Diseases of Ginger
Symptoms : It is the most serious disease and the symptoms can be noticed form July-August. The leaf margins of the affected plant turn bronze and curl backward. The whole plants wilt and die. The base of the infected pseudostem and the rhizome emit foul smell. When the suspected pseudostem is cut and immersed in a glass of clean water, milky exudates will ooze out from the cut end. Typical symptom is the wilting observed during afternoon in young seedlings.
Management : Seed contamination is the major source of infection. Hence, procure only healthy rhizome from disease free area. Treat the seed with Streptocyclin (20g/100 litre water). Remove the affected clumps and drench the soil with copper oxychloride 0.2%.
Symptoms : It is a serious seed as well as soil borne disease and the symptoms can be seen from July. Yellowing of leaves appear first on the lower leaves and proceeds to upper leaves. Roots arising form the affected rhizome become rotten and show brown discoloration of the rhizome tissue. Sometimes the pseudostem comes off easily with a gentle pull. The rotten parts attract other fungi, bacteria and insects particularly the rhizome fly. During the rainy season, this disease spreads very fast from infected field to healthy field.
Management : Avoid water logging. At the time of sowing, treat the rhizome with Bordeaux mixture (1%) and again with Trichoderma @8-10-gm/litre water.
Remove the badly affected plants and drench around the infected plants, after slightly removing of soil with Bordeaux mixture (1%) or copper oxychloride @ 2g/1 liters of water.
Symptoms : It is a fungus-nematode complex disease. In contrast to rhizome rot, dry rot appears in field in small patches and spreads slowly. The affected plants appear stunted and exhibit varying degree of foliar yellowing. Older leaves dry up first followed by younger ones. In advanced stage the rhizome, when cut open, show a brownish ring and is mainly restricted to cortical region. The pseudo stem of the dry rot affected plants does not come off with a gentle pull in contrast to soft rot. The affected rhizomes are shrunken, dry and are not marketable.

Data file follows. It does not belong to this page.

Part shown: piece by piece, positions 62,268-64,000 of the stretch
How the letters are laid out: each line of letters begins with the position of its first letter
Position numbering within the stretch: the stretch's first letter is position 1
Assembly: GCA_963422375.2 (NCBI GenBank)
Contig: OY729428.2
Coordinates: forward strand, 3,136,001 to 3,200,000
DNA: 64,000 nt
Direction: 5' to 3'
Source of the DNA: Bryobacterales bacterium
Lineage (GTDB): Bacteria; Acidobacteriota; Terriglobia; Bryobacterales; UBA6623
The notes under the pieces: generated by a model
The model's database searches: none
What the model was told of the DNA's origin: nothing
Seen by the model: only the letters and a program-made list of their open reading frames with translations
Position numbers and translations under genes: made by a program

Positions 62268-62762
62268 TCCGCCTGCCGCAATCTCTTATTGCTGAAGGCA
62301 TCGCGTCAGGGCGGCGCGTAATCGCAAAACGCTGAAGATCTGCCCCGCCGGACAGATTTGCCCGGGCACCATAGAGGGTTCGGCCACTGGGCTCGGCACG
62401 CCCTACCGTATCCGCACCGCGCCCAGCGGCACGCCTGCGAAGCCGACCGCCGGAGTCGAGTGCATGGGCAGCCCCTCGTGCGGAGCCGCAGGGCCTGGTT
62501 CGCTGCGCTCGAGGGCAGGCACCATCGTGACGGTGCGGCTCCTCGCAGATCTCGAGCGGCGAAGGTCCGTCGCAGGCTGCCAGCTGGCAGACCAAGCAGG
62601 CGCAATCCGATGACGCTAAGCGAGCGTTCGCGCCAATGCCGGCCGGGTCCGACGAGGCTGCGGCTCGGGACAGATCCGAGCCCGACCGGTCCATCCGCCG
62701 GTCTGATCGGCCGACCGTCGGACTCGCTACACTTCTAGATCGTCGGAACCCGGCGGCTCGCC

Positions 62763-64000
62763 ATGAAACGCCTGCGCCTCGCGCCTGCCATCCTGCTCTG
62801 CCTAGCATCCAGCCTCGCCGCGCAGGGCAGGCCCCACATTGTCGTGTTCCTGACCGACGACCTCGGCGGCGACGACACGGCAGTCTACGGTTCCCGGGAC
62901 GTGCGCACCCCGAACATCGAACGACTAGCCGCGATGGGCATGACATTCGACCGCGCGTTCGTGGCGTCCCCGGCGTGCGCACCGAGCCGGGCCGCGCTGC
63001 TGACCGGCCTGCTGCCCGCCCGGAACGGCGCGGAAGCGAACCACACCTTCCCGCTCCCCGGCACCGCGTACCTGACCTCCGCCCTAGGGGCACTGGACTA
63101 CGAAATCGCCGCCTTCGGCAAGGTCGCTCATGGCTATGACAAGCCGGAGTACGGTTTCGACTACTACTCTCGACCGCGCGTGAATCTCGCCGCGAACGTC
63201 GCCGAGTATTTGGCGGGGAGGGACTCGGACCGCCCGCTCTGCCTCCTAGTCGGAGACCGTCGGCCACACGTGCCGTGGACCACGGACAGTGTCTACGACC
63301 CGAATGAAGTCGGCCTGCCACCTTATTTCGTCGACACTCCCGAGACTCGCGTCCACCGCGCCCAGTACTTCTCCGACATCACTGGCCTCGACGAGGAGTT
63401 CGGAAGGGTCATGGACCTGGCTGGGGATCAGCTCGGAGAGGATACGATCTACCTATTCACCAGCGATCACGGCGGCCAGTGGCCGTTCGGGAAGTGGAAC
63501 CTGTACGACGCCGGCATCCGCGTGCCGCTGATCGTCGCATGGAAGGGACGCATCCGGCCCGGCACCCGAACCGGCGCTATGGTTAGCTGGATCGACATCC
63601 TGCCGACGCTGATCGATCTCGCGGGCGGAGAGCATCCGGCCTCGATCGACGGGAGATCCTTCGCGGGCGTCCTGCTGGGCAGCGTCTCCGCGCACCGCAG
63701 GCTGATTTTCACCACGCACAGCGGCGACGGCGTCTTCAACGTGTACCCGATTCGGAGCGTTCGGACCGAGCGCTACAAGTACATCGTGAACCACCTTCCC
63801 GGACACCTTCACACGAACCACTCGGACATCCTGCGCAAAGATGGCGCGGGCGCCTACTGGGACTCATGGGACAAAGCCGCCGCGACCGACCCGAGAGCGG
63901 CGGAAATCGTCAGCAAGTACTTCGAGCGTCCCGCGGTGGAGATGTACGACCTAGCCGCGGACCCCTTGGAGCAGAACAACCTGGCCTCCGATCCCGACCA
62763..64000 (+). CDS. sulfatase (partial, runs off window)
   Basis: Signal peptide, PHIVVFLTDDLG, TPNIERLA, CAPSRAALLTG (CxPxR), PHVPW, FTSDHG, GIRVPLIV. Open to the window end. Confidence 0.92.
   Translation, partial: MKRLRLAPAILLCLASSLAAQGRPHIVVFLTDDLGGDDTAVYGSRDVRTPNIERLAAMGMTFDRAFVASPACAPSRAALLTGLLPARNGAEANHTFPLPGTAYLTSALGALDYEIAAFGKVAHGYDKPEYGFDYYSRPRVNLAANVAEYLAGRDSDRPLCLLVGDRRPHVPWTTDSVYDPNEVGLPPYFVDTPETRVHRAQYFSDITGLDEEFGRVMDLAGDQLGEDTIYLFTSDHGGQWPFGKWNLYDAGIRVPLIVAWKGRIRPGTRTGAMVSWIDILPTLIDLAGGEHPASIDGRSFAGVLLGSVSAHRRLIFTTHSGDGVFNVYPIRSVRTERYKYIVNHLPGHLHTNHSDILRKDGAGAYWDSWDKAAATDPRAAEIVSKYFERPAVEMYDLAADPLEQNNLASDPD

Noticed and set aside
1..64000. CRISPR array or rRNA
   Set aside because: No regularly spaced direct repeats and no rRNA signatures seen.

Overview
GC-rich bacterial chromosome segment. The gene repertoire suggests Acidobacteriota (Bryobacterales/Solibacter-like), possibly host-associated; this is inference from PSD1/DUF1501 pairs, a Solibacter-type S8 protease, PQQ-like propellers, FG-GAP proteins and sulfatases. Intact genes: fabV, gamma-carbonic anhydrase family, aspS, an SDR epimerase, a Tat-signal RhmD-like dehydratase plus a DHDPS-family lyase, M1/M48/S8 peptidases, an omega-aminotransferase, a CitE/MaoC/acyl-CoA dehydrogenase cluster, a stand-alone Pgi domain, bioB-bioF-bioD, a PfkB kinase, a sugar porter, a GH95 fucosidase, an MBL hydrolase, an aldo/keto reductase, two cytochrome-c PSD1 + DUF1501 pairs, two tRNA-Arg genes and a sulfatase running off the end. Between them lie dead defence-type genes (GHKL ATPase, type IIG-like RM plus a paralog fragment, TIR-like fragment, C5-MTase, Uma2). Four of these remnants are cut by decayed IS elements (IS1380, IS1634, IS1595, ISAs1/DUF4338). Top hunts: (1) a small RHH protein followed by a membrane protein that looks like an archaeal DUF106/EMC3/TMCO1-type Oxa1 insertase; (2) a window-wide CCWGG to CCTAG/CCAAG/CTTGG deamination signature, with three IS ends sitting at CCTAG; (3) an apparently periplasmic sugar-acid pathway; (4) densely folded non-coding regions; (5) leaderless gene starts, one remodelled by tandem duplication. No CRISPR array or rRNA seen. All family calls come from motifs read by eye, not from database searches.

Management : Soil application of mustard oil cake at the rate of 40 kg/ha before sowing in furrows can check the nematode problem. Hot water treatment (51OC for 10 min) followed by seed treatment with Bordeaux mixture (1%) effectively checks the problem.
Symptoms : Small spindle to oval spots appear on younger leaves. The spots have white papery centers and dark brown margins surrounded by yellowish halos. The spot later increase in size and coalesce to form larger spots which eventually decrease the photosynthetic area. In the case of severe infection the entire leaves dry up.
Management : Spray Bordeaux mixture (1%) 3-4 times at 15 days interval with the initiation of the disease. Good control is achieved by growing the crop under partial shade.
It is a sporadic pest, sometimes causes serious damage. The grub feeds on the roots and newly formed rhizomes. The infestation is generally more during August-September. The adult beetles, after emergence from pupae settle on the Ficus or other trees in congregation which can be collected and destroyed. The entomophagous fungus Metarrhizium anisophilae can be mixed with fine cow dung and then applied in the field to control the grubs. In endemic areas opt for soil application of neem cake @ 40 kg/ha before sowing.
The larvae bore the tender pseudostem and reach the central portion by feeding on the internal tissues, thus resulting in yellowing and drying of shoots. Infestation may occur from June to October. Spray Nimbicidine (2-5ml/l) or Beauveria bassiana@ 2-5ml/l
The grubs bore into the pseudostem and cause dead hearts. Remove alternate host plants such as wild turmeric and cardamom. The congregating adult beetles can be collected and destroyed. Spray Nimbicidine @ 2-5ml/l or Carbofuran 3G granules @ 30 kg/ha immediately after mother rhizome extraction. In the case of severe infestation, spray Endosulfan @ 0.07 %.
Source: R. Karuppiyan, H. Rahman, R.K. Avasthe, H.Kalita, Matber Singh, K.Ramesh, P.K. Panda, Ashok Kumar and Tasvina Rahman Borah, ICAR Research complex for NEH Region, Sikkim center, Tadong, Gangtok – 737 102
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